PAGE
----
Cambodia’s Hun Sen Threatens to Withhold Electricity from ‘Environmental Extremists’

He says that if they oppose development, they should live without power.

Hun Sen speaks at the inauguration of a drainage project in Phnom Penh, Nov. 5, 2015.

Cambodia’s Prime Minister Hun Sen on Wednesday threatened to cut off electricity from the homes of “environmental extremists” who oppose development projects in the country, drawing condemnation from critics who said his government should focus on sustainability and providing services to the people.

Speaking at the inauguration of the 246-megawatt Steung Tatay hydropower dam in southwestern Cambodia’s Koh Kong province, Hun Sen questioned why environmental activists would want to jeopardize the development of the nation over “a few thousand hectares” of land and forest.

“Do we dare to sacrifice a few thousands hectares [1 hectare = 2.5 acres] in order to serve the nation’s people, [and in exchange for] creating jobs for tens of thousands—or even millions—of people” he asked.

“Because we have a number of environmental extremists who always oppose things—whatever it is [we do]. So, there is only one way: let’s make traditional fire torches for all the homes of those extremists and cut off electricity from their residences.”

Hun Sen’s threat came amid the ongoing construction of several hydroelectric dams in various regions of Cambodia—which relies heavily on power purchased from neighboring countries like Vietnam. The projects have led to the displacement of communities, as well as disputes over land and resources.

It also followed recent moves by his ruling Cambodian People’s Party (CPP) to oust senior opposition Cambodia National Rescue Party (CNRP) figures from their posts in parliament, together with physical assaults launched against CNRP lawmakers, which have created a tense political climate in the country.

Nongovernmental organizations and members of the opposition on Wednesday slammed the prime minister for dismissing the concerns of environmental activists and said he has no right to choose who has access to services in Cambodia.

CNRP spokesman Yim Sovann told RFA’s Khmer Service that Hun Sen was discriminating against the country’s environmental activists and should be encouraging them, rather than threatening them.

“People have mixed reactions to development and that is simply their opinion,” he said.

“We shouldn’t discriminate against them by saying who can and cannot use electricity.”

President of the NGO Forum Tek Vannara, who monitors environmental projects and campaigns in Cambodia, told RFA that the government’s role is to ensure a steady supply of electricity for all Cambodians without bias.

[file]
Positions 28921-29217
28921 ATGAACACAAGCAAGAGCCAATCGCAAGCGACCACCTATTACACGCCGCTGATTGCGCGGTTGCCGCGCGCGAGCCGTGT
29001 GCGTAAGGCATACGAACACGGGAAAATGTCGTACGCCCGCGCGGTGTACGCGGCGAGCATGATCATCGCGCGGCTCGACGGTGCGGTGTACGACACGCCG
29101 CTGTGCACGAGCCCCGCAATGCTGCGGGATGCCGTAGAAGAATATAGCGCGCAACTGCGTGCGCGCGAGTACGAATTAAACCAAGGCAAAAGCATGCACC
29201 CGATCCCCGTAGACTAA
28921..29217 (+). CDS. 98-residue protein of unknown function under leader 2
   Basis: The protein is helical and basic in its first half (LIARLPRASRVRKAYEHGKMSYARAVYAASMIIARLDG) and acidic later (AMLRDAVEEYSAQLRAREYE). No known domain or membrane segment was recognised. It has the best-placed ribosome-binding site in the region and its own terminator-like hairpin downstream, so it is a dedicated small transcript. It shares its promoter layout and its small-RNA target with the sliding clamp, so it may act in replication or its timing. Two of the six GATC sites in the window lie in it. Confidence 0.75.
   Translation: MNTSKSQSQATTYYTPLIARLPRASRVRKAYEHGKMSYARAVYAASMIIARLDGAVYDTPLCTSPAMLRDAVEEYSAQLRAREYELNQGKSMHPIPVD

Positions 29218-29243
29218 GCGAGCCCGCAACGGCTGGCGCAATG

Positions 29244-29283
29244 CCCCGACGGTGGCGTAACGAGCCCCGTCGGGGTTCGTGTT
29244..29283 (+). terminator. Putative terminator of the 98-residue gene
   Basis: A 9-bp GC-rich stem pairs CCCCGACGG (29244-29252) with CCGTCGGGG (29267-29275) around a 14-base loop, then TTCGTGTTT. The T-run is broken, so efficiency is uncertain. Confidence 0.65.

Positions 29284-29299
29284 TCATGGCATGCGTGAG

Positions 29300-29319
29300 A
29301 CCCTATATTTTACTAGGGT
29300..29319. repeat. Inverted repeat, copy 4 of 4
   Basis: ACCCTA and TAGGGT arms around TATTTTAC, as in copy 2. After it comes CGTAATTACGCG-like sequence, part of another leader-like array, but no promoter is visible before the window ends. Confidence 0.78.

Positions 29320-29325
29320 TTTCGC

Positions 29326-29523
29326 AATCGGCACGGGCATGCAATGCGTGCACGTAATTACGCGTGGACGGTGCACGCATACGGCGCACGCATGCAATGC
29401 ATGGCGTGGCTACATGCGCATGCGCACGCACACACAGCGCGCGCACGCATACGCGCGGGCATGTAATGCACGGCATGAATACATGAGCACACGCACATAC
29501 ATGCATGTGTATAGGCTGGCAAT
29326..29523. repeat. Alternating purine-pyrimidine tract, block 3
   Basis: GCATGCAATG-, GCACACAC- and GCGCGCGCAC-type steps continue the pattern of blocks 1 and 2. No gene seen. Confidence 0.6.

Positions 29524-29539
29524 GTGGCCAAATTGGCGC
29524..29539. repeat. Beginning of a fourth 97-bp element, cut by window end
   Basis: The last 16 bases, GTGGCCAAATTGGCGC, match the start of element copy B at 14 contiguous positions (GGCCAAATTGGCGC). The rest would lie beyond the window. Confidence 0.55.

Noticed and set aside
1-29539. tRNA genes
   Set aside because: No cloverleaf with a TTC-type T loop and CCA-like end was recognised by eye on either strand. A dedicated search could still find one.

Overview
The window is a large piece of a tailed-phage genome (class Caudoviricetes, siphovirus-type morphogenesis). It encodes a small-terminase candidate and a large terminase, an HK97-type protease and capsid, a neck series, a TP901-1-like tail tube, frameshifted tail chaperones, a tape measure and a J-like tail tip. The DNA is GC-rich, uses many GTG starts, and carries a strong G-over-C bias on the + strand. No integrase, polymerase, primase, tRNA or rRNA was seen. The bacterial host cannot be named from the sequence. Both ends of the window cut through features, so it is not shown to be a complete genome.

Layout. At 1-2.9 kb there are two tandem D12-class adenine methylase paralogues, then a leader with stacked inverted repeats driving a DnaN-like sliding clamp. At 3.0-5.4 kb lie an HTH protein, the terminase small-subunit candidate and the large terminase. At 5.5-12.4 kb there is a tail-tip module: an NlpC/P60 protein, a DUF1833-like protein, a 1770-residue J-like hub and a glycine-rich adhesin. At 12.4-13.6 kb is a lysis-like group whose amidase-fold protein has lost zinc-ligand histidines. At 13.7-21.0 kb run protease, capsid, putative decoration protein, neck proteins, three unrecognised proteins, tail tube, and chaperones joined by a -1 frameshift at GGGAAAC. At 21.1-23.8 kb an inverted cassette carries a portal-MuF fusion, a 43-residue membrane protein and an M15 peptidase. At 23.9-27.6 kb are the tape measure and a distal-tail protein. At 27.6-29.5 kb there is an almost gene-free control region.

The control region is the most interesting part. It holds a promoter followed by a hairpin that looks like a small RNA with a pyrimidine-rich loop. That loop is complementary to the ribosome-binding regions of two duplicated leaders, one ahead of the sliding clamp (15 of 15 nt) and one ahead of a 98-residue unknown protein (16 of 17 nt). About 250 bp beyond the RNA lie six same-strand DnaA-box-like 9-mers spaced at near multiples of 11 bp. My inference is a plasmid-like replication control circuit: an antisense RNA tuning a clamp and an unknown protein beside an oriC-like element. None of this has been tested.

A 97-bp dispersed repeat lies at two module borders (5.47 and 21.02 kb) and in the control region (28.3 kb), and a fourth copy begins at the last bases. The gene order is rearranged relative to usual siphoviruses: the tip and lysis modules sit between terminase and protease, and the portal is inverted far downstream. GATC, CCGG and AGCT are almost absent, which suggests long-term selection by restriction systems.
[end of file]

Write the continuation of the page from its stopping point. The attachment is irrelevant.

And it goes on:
“I won’t speculate on [his] opinion, but he needs to understand that the government is leading the people, so it has to do a good job of providing services to them,” he said.

Tek Vannara added that the government routinely fails to release impact assessments of hydroelectric dam projects, despite findings by civil society groups which suggest they will have negative effects on society and the environment.

Controversial development

Seven foreign-invested hydropower dams—most of which are backed by China—are under construction in provinces including Koh Kong, Kampong Speu, Pursat and Stung Treng, and senior government officials have said at least 17 other sites are being studied for potential impact.

Civil society groups say construction of the 400-megawatt Lower Sesan 2 hydropower dam in Stung Treng is affecting hundreds of families in the area, who have held recurring protests against the project and recently held a ceremony to curse the dam’s investors.

Hun Sen’s government has targeted environmental activists before, including in February, when authorities refused to renew the visa of Spaniard Alejandro Gonzalez-Davidson and expelled him from Cambodia.

The co-founder of the environmental watchdog group Mother Nature had led a campaign against the controversial Chhay Areng hydropower dam project in Koh Kong province.

The 108-megawatt dam is backed by CPP lawmaker Lao Meng Khin and his wife, who have evicted thousands of families from land around the country.

Gonzalez-Davidson’s supporters in the Cambodia NGO community say the dam would force more than 300 ethnic minority families off of their ancestral land and would destroy the habitat of endangered animals.

Reported by Vuthy Tha for RFA’s Khmer Service. Translated by Pagnawath Khun. Written in English by Joshua Lipes.